On this day in history, 8th November 1605, Robert Catesby, the man thought to have been responsible for hatching up the Gunpowder Plot, was shot dead at Holbeche House in Staffordshire. Although he was initially buried near Holbeche, his body was exhumed so that he could be decapitated and his head hung on the side of Parliament House as a warning to other would-be traitors.
Robert Catesby was the son of Sir William Catesby and Anne Throckmorton (of the Throckmortons of Coughton, Warwickshire). Catesby was a Catholic and he had been in trouble during the reign of Elizabeth I for being involved in the Essex Rebellion, a rebellion instigated by Robert Devereux, Earl of Essex. He was imprisoned and fined 4,000 marks as punishment.
Catesby and other Catholics hoped that the accession of James I would bring an end to the oppression and persecution of Catholics, but they were disappointed. In her book, “The Gunpowder Plot”, historian and author Lady Antonia Fraser wrote of Catesby’s mentality as being “that of the crusader who does not hesitate to employ the sword in the cause of values which he considers are spiritual” and Catesby does not seem to have had any qualms in plotting to bring down James I and his government by blowing up the Palace of Westminster (the Houses of Parliament) on the opening session of Parliament. Unfortunately for Catesby and his fellow conspirators, the English government received a tip-off and on the night of the 4th/5th November 1605 the cellars beneath Westminster were searched and Guy Fawkes was found with 36 barrels of gunpowder.
The plot had been foiled, Fawkes had been arrested and tortured, but Catesby did not give up. On the 6th November he and his friends raided Warwick Castle for supplies and he sent a message to Coughton Court asking Father Henry Garnet, a Jesuit, and his priests to help him raise an army in Wales. Garnet did not want to be involved and so fled. Catesby made his way to Huddington Court in Worcestershire, the home of his cousin, Thomas Wintour, where, on the morning of the 7th November, he and his fellow conspirators went to confession and then took the sacrament. They travelled to Hewell Grange, Worcestershire, home of the absent Thomas Windsor, which they ransacked for arms and money, and then on to Holbeche House, Staffordshire, where they attempted to dry out some gunpowder by spreading it in front of the fire. Some of the gunpowder caught fire, injuring Catesby, Ambrose Rookwood and John Grant. Grant was so badly injured that his eyes were burnt out, but although some of the conspirators fled after the fire, he remained at Holbeche along with Catesby, Thomas Wintour, who had rejoined the group, John and Christopher Wright, Rookwood and Thomas Percy to await the arrival of James I’s men.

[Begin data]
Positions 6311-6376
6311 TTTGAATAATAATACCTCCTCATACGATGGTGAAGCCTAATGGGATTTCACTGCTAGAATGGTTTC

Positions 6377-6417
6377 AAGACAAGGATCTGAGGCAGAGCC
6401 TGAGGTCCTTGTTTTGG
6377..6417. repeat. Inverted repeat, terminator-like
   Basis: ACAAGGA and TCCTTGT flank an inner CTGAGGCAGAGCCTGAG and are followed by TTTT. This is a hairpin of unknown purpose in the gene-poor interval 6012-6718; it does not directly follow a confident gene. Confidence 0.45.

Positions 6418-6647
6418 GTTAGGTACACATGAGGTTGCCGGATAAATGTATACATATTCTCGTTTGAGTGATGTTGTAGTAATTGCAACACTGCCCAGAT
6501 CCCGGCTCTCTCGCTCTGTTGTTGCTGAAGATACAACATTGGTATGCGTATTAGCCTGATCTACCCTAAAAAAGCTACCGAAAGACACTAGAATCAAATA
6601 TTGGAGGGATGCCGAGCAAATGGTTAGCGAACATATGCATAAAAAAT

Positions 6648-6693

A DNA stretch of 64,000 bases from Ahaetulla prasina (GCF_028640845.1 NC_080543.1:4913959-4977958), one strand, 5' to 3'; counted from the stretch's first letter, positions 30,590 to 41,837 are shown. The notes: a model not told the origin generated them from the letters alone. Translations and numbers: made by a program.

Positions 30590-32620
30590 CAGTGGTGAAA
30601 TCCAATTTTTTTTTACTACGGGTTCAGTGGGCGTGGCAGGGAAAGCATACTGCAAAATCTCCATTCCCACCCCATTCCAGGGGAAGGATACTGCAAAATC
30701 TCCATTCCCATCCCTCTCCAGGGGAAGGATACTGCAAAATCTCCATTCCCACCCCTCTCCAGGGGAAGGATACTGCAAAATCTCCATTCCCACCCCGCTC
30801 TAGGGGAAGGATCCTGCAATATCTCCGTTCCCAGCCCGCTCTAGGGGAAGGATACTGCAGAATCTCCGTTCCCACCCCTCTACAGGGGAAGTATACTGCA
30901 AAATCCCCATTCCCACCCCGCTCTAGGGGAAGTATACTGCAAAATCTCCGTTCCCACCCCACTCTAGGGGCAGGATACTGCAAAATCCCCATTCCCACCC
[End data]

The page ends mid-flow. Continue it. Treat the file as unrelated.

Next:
At 11am on the 8th November 1605, 200 of the King’s men, led by the Sheriff of Worcester, Richard Walsh, besieged the house. It is said that Catesby kissed his gold crucifix, which he wore around his neck, and vowed that he would not be taken prisoner but that he would defend himself with his sword. Catesby was shot but managed to crawl into the house, where he was later found dead but clutching a picture of the Virgin Mary.
Thomas Wintour survived a shot to the shoulder but was executed along with his fellow conspirators, Rookwood, Robert Keyes and Guy Fawkes, on the 31st January 1606 by being hanged, drawn and quartered. His brother, Robert, was executed in the same manner on the previous day, 30th January, along with John Grant, Thomas Bates and Sir Everard Digby. Thomas Percy was shot by the same musketball which killed Catesby and he, like Catesby, was exhumed and his head displayed outside Parliament. The Wright brothers were shot dead at Holbeche.
Robert Catesby had spoken of how he had given everything for “the honour of the cross” and he would have seen his death as that of a martyr for the Catholic faith. It is strange that many people have never heard of Catesby, the man who planned the Gunpowder Plot, but, instead, we remember Guy Fawkes, the man in charge of the gunpowder. How odd!
Notes and Sources
- Faith and Treason: The Story of the Gunpowder Plot, Antonia Fraser
- Wikipedia page on Robert Catesby
- The Gunpowder Plot, Elizabeth Files article